Father charged after leaving son in hot SUV for nearly six hours

A 4-year-old Minnesota boy died after his father left him inside a hot SUV for nearly six hours while he worked, authorities said.

Kristopher Alexander Taylor, 26, of Apple Valley, was charged Monday with second-degree manslaughter in the death of his son, who was found “stiff” to the touch when Taylor returned to his SUV on Saturday after working at the Minnesota Monthly 8th Annual Grillfest at CHS Field in St. Paul, according to a criminal complaint obtained by the Star Tribune.

Taylor parked the vehicle in a spot “entirely exposed” to sunlight and told police he cracked just one of its windows roughly one-quarter to one-half inch for the boy. Taylor said he gave his son a handheld video game to pass the time and last checked on him at about 11:30 a.m. Saturday before returning nearly six hours later at 5:15 p.m., the complaint reads.

The boy — identified by a family friend as Riley Taylor — was left in Taylor’s care at about 2:30 a.m. Friday while his mother went to work. He was later pronounced dead at a hospital after Taylor returned to the SUV and found him unresponsive, the Star Tribune reports.

Temperatures during the nearly six-hour span ranged from 64 to 70 degrees, with partly cloudy to mostly cloudy skies, according to National Weather Service data. But reps from a national nonprofit advocacy group told the newspaper that children have died from heatstroke inside cars while temperatures dipped below 60 degrees outside.

“A vehicle acts like a greenhouse, heating up to deadly temperatures within minutes, even on a mild day,” KidsandCars.org told the Star Tribune in a statement. “Contrary to popular belief, cracking the windows does nothing to decrease the maximum temperature reached inside a vehicle. Additionally, a child’s body temperature rises 3 to 5 times faster than an adult’s.”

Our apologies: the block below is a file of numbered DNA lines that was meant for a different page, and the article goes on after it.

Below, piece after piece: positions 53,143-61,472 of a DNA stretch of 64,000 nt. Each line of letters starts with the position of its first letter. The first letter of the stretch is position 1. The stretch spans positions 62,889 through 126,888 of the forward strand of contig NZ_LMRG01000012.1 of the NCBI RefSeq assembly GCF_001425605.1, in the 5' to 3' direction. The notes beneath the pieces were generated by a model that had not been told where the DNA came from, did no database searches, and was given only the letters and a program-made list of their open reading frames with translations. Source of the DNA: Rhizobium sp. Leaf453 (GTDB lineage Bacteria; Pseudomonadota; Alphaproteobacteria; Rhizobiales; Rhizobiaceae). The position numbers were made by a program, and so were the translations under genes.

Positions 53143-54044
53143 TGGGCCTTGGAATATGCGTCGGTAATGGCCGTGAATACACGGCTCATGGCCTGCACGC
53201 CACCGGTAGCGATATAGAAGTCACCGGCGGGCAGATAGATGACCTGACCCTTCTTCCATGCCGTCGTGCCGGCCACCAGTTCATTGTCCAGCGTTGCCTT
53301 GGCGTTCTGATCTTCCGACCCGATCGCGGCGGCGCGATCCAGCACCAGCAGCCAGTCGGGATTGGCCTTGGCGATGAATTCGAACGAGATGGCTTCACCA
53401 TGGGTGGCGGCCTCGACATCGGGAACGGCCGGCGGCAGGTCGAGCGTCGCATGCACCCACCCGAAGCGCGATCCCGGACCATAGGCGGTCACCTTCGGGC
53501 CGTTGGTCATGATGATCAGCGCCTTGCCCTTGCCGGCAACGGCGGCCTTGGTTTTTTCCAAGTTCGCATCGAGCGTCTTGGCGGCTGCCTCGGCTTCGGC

A preliminary ruling from the medical examiner reported that Riley died of hyperthermia. A total of 52 children died inside cars due to excessive heat last year, making 2018 the deadliest year on record for such deaths. On average, 38 children die in hot cars annually — or one every nine days, according to the group, which has tracked data for more than 20 years.

Taylor, who was arrested at the hospital, told police he couldn’t find anyone to watch his son while he worked and didn’t think it was too hot to leave his son behind, citing prior instances, KSTP reports.

“Taylor said he had done it once in the past about a year ago and nothing bad happened to the boy on that occasion, but he admitted he had left the window entirely down that time,” the complaint reads.

Jan Null, a meteorologist at San Jose State University, said Riley is the fifth person nationwide to die inside a hot car this year. The interior of a vehicle in direct sunlight could exceed temperatures of 130 degrees if the outside temp is roughly 71 degrees, Null told the station.

Taylor, who has been released from custody after posting $25,000 bail, is scheduled to return to court on Friday.

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